If there is one thing I look forward to every year, it is a new book from Sophie Kinsella. So when a copy of Wedding Night appeared at my door courtesy of Random House Canada, you can imagine the 10 minute happy dance and squealing that ensued. Funny, cute, and filled with crazy situations, Wedding Night delivered the entertaining romantic comedy that readers have come to expect from Kinsella.
The story focuses on two sisters, Lottie and Fliss, who have both had their fair share of romantic failures. After a number of boyfriends who fail to commit, Lottie has just about given up on the possibility of marriage. When one of her old boyfriend’s makes an unexpected appearance, however, the two decide to follow through with a pact that they made over fifteen years ago. The pact: To marry each other if they are both still single after turning 30. Determined to stop her sister from making a huge mistake, Fliss stalks the newlyweds on their honeymoon with a plan to ruin their wedding night.
One of the most surprising things that struck my while reading Wedding Night was my absolute lack of frustration with either Lottie or Fliss. While reading Kinsella’s novels in the past, I have become accustomed to feeling the urge to strangle the female lead for her self destructive personality and general stupidity, but for once that irritation eluded me. That isn’t to say that Fliss and Lottie are not self-destructive. They make plenty of questionable decisions along the way, however, I found myself focusing more on their positive attributes and good intentions rather than their string of mistakes.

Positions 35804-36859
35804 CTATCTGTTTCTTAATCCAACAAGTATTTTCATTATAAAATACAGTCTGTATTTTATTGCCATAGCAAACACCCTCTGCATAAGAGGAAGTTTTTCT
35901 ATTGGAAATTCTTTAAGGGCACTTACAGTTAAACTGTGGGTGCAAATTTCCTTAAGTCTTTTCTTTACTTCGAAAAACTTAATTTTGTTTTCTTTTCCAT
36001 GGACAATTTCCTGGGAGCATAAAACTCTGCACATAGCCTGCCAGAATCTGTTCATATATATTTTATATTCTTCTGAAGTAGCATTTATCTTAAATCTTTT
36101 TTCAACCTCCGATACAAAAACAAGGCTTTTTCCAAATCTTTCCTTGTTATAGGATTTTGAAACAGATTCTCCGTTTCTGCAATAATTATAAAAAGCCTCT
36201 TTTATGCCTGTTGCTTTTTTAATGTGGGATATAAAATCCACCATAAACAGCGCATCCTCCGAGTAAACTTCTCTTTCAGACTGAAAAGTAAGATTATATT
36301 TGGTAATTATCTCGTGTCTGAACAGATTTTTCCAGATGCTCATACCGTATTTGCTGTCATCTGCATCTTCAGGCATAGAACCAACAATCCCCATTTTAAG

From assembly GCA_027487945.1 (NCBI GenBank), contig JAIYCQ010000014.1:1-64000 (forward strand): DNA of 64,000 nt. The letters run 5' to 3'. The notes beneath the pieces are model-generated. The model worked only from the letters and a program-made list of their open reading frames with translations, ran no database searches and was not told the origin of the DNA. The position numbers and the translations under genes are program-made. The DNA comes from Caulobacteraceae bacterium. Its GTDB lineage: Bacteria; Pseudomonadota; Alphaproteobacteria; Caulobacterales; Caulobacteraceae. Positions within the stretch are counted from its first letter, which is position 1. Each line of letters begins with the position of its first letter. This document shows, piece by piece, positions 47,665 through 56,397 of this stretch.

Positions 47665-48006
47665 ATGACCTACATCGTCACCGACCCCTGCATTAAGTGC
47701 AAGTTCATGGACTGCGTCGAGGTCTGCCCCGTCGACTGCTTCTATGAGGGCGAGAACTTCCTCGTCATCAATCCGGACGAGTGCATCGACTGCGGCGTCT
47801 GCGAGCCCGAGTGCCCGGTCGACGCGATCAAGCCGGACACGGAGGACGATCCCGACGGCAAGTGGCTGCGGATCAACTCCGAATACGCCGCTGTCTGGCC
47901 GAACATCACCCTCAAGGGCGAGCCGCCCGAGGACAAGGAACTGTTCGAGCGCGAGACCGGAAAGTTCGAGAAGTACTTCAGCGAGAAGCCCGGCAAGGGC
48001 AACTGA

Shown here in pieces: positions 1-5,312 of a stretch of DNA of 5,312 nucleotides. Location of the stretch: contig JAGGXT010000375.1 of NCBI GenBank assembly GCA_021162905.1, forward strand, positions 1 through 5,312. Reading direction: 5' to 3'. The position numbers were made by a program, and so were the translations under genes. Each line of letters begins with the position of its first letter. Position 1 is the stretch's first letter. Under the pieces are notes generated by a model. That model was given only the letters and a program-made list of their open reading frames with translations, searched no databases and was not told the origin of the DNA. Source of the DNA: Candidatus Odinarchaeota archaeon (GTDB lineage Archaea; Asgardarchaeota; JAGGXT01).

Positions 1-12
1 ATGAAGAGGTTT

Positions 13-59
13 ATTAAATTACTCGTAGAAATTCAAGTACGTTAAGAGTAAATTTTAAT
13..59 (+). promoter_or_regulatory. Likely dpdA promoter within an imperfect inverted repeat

My only complaint about the novel lies in Kinsella’s decision to split the narrative between the two sisters. While I loved getting to see the story from these two points of view, I think this split focus took a bit away from the romantic plot of the story. I kept wanting to read more about Fliss and her growing relationship with Lorcan, but the story had to keep switching back to Lottie. Fliss’s complicated divorce, relationship with her son, and romantic tangle with Lorcan could have easily been an entire book!
Despite this small complaint, Wedding Night was still a fun read, and I loved every moment that I spent curled up with it! While it wasn’t my favourite Kinsella novel (Can You Keep a Secret still has the top spot), it was definitely entertaining! I caught myself laughing out loud on more then one occasion, and some of the crazy situations that the characters encounter were quite humorous. Certain to please the countless fans that Kinsella has gained over the years, Wedding Night will make a fantastic edition to any chick lit lover’s reading list!